By Diana Coulter, IFRC 

The cheers of children rise from a tiny mango grove where a badminton match is underway between two trees.

Along with other “pop-up” play activities offered by members of the Bangladesh Red Crescent Society and IFRC partners, the games are giving children psychosocial support in this patchwork landscape of bamboo shelters where more than 600,000 people have recently arrived from Myanmar, seeking safety from violence.

Stacked on steep hillsides, the sprawling camps can become almost impenetrable in wet weather, but this hasn’t deterred a team of four from ploughing ankle-deep through mud with armloads of sport and play equipment. BDRCS volunteer Julekha “Juli” Akter, 18, was so determined not to disappoint the children that she removed her sandals and walked barefoot to reach the mango grove. “I come here to give happiness and to help people, especially children. This really makes me feel so good,” Akter says.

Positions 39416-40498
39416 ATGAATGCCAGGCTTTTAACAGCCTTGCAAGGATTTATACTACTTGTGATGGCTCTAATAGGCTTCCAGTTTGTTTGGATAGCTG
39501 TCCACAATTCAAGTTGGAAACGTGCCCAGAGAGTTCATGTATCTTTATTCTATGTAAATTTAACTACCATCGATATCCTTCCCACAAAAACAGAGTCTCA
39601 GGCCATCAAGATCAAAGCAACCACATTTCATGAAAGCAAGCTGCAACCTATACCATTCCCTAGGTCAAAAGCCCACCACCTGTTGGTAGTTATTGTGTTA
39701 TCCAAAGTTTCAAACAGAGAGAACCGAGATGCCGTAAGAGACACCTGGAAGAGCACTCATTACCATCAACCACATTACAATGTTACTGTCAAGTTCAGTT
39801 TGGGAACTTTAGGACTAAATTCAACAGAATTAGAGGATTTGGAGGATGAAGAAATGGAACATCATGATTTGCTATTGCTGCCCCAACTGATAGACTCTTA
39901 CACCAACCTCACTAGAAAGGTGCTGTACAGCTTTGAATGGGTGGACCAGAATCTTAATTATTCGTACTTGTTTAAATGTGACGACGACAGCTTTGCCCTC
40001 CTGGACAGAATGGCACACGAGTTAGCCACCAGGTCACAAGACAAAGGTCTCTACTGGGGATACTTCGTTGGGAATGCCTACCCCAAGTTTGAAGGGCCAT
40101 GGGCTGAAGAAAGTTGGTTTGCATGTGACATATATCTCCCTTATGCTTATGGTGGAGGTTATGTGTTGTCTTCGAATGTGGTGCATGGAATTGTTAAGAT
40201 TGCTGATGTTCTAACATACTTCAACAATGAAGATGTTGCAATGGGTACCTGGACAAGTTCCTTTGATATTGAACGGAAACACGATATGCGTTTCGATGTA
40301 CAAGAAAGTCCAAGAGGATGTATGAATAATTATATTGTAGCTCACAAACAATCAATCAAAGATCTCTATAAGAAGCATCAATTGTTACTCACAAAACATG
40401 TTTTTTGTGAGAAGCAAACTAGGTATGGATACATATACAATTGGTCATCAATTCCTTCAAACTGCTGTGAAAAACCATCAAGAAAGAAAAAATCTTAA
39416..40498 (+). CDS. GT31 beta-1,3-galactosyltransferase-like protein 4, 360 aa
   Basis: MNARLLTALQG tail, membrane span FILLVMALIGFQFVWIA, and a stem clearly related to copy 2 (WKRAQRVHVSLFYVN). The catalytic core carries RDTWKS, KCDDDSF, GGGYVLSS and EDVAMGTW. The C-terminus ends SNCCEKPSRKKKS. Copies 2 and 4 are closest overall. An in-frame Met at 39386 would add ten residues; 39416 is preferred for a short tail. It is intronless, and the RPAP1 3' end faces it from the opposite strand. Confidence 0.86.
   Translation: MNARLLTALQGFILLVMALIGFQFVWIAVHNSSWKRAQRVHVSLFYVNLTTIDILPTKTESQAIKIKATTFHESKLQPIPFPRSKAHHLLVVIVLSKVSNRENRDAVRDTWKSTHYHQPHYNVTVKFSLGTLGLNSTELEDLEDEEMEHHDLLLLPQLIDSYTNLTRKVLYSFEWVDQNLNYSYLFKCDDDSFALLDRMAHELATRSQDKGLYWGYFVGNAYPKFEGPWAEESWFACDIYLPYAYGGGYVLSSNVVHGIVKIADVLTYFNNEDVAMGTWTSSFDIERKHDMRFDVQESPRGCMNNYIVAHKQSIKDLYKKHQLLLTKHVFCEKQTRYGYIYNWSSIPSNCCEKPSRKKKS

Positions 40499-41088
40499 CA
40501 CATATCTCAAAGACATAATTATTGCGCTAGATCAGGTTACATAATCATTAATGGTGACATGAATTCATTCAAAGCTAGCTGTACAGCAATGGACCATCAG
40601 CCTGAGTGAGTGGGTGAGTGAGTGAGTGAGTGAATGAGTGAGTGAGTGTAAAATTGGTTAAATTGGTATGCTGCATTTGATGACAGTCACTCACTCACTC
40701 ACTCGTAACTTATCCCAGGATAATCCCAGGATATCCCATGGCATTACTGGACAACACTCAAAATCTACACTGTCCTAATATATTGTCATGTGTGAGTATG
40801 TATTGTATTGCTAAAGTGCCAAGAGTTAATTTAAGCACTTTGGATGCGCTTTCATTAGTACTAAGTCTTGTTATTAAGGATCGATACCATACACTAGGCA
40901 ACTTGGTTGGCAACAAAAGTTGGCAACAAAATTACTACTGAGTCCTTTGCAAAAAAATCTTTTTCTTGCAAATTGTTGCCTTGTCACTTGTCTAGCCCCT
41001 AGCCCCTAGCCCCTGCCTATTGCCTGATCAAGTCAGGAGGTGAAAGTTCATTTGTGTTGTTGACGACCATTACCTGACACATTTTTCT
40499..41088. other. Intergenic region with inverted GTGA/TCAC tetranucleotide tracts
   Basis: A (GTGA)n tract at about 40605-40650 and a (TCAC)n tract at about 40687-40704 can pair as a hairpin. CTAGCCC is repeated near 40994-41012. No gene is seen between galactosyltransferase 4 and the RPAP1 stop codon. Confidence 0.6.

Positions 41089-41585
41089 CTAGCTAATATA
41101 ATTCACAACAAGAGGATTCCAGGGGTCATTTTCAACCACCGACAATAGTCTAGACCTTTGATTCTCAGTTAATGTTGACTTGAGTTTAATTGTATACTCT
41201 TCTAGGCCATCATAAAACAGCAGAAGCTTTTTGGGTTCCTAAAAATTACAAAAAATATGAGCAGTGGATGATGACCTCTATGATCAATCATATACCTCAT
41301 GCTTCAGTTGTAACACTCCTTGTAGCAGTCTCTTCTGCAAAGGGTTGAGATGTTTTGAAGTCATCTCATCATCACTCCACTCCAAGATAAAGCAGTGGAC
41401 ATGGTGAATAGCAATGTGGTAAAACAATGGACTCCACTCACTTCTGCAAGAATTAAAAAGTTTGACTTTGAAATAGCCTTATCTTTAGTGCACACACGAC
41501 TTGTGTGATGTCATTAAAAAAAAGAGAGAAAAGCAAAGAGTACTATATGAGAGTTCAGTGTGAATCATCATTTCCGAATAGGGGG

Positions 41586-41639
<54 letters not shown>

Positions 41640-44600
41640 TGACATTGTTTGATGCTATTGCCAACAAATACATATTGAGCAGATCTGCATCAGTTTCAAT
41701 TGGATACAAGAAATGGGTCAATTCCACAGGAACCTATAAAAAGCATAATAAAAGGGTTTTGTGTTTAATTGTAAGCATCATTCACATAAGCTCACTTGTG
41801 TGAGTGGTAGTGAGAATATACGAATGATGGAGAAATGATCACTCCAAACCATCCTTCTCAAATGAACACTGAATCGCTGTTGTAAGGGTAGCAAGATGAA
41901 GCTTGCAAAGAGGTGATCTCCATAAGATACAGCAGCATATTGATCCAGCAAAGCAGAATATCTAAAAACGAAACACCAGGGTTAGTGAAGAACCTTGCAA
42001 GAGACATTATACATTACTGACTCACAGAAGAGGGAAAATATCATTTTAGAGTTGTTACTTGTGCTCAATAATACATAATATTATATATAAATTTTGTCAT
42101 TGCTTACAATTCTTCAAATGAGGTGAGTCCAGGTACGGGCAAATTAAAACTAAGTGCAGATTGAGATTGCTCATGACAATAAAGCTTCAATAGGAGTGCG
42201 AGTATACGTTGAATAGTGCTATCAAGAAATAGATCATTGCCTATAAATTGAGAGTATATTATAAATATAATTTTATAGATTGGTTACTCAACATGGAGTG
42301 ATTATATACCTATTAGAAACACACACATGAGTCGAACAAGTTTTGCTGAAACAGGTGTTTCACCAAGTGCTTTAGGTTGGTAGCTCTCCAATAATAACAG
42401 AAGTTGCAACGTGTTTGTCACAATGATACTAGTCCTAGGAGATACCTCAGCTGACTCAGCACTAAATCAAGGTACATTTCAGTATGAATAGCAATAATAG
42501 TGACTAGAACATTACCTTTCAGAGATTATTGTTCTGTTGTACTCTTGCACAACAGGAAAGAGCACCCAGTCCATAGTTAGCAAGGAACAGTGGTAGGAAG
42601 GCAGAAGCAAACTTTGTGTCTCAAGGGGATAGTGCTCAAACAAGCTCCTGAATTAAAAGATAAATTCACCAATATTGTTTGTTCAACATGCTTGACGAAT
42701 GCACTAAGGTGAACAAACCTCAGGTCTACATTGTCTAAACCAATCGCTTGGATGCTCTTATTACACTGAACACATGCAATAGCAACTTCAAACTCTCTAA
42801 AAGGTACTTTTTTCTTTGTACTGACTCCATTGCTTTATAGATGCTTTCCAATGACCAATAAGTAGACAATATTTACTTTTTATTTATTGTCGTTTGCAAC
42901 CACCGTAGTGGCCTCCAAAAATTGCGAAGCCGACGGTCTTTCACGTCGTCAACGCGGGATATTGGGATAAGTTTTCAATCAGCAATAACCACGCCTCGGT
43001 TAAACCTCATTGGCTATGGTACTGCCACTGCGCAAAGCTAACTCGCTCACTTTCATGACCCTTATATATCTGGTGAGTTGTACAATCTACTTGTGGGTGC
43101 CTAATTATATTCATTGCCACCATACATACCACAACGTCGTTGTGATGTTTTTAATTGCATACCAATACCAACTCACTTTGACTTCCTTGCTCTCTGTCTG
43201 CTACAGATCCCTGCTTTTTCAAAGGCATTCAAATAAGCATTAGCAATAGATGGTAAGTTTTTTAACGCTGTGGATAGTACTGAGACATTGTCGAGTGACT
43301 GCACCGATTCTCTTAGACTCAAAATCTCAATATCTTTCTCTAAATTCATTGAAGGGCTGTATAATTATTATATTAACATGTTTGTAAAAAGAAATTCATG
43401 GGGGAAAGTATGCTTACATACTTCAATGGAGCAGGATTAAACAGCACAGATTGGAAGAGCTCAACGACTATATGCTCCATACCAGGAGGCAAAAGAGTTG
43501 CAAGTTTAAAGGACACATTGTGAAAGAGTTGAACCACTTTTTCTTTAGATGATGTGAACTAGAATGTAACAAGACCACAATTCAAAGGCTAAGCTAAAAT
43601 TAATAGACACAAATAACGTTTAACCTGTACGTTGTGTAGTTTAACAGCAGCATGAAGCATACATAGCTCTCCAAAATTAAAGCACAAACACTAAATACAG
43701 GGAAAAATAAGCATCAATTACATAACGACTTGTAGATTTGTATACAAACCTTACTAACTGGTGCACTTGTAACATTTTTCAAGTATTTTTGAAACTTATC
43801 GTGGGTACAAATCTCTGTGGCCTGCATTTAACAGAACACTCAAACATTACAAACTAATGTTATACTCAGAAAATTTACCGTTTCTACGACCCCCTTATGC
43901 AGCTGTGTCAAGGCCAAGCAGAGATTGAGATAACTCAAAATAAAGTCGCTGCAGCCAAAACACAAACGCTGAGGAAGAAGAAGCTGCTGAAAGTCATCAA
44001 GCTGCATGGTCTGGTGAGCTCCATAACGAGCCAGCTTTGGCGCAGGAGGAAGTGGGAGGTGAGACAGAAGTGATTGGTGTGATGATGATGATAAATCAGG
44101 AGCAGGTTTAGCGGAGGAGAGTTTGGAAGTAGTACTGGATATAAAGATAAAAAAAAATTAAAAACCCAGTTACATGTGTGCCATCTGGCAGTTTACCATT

In one corner of the grove, Juli soon drew a crowd of tiny admirers as she applied intricate designs on their out-stretched hands. Nearby, children swung badminton rackets at a neon shuttlecock. Another group passed a brand-new football around a wide circle of about 30 kids, while BDRCS translator Mohammad Alam explained the game in their mother tongue.

May Maloney, an IFRC Protection, Gender, and Inclusion Advisor, said four large duffel bags of play equipment and boom boxes were donated by members of the Irish Junior Cricket team, who recently competed in Cox’s Bazar, and wanted to help children caught in crisis nearby.

“Children need to play, especially now that they have so many stressful new responsibilities. Most of the time they are helping support their families or looking after the younger children,” says Maloney.

“Play is one way they cope. It helps them process what’s happened and communicate with each other. These activities can be really crucial to their development.”